FASD & the Justice System
R. v. Brown, [2009] O.J. No. 979; 2009 CanLII 9760

FACTS: Sentencing of the defendant, who had pled guilty to aggravated assault. The defendant had been causing a disturbance at a subway station when, entirely unprovoked, he attempted to push a stranger onto the subway tracks. The victim landed within a foot of the platform edge and the defendant was about to push him again but was tackled by transit police.

The defendant was a 32-year-old Aboriginal who had been apprehended from his parents' home when young because they were alcoholics and he was born with FAS. According to the Gladue Report, Brown's mother is a survivor of relocation practices. She and his father were caught up in the social upheaval brought about by relocation. They turned to alcohol when the focus of their lives, which was likely tied to living on the land, was taken away. Both of Brown's biological parents regularly abused alcohol.

The defendant's adoptive parents were extremely abusive. The defendant was an alcoholic and testified that he was so intoxicated at the time of the offence he had no memory of it.

Mr. Brown has endured a number of mental and physical challenges: FASD, alcohol related neurodevelopmental disorder, alcohol addiction and attention deficit hyperactivity disorder. He exhibits significant learning difficulties, short stature and psychological problems. He is impulsive and lacks empathy for others. However, he is intellectually intact and with firm and consistent support, Mr. Brown can apparently function fairly well. The defendant was remorseful and had no memory of the attack. The defendant's counsellor noted that the defendant became volatile when he drank but used alcohol as an excuse for poor behaviour.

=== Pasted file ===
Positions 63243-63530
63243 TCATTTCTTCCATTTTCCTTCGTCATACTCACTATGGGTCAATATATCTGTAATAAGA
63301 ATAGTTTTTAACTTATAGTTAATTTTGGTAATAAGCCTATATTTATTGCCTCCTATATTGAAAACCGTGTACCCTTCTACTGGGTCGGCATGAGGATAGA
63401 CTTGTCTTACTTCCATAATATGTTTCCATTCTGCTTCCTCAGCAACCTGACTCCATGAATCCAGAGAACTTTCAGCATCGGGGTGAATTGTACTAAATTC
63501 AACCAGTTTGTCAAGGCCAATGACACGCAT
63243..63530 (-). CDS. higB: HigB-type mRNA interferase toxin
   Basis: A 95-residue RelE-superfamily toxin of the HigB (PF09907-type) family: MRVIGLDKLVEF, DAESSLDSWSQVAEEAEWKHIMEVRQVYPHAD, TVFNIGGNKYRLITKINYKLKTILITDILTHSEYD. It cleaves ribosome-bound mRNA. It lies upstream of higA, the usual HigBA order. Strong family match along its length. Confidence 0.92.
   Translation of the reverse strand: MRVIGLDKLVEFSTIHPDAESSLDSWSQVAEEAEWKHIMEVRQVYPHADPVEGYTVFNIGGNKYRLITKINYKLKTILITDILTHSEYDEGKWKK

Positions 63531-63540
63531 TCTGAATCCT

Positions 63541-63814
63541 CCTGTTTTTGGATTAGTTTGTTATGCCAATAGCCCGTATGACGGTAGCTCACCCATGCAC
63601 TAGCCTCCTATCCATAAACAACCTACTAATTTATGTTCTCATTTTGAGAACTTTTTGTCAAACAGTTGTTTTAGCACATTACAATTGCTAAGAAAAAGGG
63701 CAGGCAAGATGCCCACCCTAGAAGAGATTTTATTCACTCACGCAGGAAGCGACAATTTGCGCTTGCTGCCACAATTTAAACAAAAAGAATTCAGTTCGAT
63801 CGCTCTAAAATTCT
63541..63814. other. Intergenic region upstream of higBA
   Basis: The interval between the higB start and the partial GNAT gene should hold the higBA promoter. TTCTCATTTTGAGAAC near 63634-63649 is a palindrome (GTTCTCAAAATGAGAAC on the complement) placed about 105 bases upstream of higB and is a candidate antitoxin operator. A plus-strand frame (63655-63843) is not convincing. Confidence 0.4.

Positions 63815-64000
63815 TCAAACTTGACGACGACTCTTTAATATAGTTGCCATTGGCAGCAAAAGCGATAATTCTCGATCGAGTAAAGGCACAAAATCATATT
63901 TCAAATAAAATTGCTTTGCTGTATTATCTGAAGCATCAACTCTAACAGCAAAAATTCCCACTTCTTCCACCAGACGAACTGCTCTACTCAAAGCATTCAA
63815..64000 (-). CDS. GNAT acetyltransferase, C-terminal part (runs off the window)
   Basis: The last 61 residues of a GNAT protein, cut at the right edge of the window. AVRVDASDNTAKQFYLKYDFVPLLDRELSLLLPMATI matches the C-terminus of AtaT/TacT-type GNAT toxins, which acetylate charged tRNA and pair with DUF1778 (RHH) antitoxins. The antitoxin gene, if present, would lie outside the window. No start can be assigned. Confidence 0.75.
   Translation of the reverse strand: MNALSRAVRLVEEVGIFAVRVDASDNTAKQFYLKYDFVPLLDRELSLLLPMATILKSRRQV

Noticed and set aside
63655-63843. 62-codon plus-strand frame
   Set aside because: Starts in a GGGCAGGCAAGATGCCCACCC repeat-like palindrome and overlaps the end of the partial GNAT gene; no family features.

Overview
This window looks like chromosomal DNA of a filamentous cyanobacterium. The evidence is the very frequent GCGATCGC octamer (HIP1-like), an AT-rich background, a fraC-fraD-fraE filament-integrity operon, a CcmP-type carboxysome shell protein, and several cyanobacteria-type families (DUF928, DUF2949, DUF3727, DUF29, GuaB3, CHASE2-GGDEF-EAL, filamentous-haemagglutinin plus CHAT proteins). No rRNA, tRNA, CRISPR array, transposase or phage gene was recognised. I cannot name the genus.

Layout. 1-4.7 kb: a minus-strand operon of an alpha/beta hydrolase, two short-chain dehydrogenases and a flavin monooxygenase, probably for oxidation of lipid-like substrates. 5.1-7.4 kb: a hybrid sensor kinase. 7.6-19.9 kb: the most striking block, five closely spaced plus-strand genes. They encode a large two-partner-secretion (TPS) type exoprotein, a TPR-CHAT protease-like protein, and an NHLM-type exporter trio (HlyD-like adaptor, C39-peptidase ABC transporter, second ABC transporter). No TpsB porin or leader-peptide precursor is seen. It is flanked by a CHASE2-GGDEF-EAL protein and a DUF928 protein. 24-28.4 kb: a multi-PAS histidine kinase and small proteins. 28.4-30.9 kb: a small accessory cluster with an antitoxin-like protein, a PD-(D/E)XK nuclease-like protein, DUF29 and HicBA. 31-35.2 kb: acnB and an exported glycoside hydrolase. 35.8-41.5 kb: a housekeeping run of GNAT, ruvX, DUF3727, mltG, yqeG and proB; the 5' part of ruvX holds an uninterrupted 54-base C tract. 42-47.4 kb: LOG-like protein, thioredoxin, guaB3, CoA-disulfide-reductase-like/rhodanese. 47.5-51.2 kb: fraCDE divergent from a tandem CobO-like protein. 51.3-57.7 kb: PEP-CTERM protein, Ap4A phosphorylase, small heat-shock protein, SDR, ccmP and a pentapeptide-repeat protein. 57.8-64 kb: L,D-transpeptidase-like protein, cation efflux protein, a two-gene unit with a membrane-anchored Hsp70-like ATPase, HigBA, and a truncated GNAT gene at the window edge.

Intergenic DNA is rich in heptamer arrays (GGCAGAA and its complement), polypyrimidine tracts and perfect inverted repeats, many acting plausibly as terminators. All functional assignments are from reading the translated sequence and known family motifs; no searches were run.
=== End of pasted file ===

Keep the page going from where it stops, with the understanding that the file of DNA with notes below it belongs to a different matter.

The Crown sought a prison sentence of two years less one day. The defendant sought a conditional sentence to allow him access to alcohol treatment and counselling.

HELD: The defendant was sentenced to 18 months in prison, followed by three years probation with treatment and counselling as ordered by his probation officer. If possible, the defendant was to serve his prison sentence at a facility with alcohol treatment programs. If the defendant were not an Aboriginal offender with an abusive childhood and an alcohol problem he would be sentenced to at least two years in prison. Despite the mitigating factors, a prison sentence was still required as this was a terrifying and unprovoked attack and if the defendant had succeeded in pushing the victim onto the tracks, the victim quite possibly would have been killed. The shorter than normal prison sentence was appropriate because of the mitigating factors and to allow the defendant to access alcohol treatment and counselling sooner.

CanLII Link: http://www.canlii.org/en/on/onsc/doc/2009/2009canlii9760/2009canlii9760.html